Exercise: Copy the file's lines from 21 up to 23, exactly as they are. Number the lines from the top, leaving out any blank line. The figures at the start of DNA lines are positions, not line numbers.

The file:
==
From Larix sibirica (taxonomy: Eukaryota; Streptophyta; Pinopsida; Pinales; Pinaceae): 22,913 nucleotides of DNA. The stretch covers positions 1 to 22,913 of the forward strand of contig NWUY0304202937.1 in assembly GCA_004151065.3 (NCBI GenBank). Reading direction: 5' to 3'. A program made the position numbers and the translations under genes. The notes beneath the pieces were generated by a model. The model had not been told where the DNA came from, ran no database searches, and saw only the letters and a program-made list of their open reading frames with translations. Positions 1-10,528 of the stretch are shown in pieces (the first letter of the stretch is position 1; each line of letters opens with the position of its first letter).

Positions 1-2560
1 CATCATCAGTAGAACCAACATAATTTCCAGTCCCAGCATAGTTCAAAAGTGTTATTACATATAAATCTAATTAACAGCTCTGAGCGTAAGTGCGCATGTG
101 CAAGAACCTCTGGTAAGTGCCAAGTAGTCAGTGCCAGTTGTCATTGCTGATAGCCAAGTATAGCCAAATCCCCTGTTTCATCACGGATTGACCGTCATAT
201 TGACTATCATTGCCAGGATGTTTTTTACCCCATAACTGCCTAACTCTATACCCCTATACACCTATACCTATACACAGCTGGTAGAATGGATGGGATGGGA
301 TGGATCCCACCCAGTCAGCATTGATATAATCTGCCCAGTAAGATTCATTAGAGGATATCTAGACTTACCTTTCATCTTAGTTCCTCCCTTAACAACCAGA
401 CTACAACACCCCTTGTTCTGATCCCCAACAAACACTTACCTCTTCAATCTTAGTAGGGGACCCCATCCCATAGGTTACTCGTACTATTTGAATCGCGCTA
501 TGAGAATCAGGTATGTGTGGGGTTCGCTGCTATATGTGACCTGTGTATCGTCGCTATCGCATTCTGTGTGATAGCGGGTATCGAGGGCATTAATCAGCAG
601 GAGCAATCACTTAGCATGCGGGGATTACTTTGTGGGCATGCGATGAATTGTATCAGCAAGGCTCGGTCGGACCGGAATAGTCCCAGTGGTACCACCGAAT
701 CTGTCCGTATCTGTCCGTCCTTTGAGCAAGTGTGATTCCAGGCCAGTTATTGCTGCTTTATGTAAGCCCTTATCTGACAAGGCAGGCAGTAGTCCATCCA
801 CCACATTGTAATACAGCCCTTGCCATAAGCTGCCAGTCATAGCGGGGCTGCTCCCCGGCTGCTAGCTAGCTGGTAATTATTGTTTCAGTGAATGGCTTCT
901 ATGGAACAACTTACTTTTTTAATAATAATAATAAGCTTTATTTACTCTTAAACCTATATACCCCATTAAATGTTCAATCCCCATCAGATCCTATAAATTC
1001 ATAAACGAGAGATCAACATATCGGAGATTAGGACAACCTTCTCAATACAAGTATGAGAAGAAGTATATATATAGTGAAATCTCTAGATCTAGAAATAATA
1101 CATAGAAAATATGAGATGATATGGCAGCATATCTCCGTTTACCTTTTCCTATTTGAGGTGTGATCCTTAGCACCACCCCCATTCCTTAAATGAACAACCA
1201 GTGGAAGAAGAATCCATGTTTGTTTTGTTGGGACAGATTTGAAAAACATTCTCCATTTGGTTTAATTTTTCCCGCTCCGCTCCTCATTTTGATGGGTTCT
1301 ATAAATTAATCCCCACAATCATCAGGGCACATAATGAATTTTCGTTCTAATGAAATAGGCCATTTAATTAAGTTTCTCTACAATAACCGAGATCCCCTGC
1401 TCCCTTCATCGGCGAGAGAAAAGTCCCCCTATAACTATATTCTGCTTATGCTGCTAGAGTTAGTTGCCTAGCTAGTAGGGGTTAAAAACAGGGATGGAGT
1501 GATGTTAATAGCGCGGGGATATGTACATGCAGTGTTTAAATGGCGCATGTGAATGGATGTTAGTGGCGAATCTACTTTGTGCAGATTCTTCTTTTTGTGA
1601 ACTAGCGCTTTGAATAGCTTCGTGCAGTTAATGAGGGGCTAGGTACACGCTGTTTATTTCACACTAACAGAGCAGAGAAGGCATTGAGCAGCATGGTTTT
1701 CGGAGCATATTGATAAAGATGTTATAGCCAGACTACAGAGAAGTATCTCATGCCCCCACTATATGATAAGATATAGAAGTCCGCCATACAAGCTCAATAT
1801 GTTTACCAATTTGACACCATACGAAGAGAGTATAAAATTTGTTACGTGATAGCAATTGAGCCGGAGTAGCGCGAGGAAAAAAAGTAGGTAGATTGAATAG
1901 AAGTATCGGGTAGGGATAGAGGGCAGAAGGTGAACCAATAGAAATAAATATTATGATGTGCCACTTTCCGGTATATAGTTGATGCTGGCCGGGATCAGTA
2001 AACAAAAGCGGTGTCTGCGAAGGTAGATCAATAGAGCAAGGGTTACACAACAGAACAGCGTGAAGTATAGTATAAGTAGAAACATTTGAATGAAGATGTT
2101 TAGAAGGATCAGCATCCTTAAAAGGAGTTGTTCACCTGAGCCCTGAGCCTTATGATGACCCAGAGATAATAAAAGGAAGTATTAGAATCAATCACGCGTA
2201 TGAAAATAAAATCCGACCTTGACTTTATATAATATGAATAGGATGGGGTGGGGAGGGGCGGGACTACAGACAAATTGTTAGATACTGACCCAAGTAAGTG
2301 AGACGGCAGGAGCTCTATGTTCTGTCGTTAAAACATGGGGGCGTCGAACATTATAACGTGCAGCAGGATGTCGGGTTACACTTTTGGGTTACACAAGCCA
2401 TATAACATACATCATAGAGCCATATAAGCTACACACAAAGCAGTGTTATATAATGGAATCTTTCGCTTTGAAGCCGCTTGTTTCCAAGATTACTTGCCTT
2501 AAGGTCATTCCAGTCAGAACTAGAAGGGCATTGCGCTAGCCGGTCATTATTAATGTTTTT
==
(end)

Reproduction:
1801 GTTTACCAATTTGACACCATACGAAGAGAGTATAAAATTTGTTACGTGATAGCAATTGAGCCGGAGTAGCGCGAGGAAAAAAAGTAGGTAGATTGAATAG
1901 AAGTATCGGGTAGGGATAGAGGGCAGAAGGTGAACCAATAGAAATAAATATTATGATGTGCCACTTTCCGGTATATAGTTGATGCTGGCCGGGATCAGTA
2001 AACAAAAGCGGTGTCTGCGAAGGTAGATCAATAGAGCAAGGGTTACACAACAGAACAGCGTGAAGTATAGTATAAGTAGAAACATTTGAATGAAGATGTT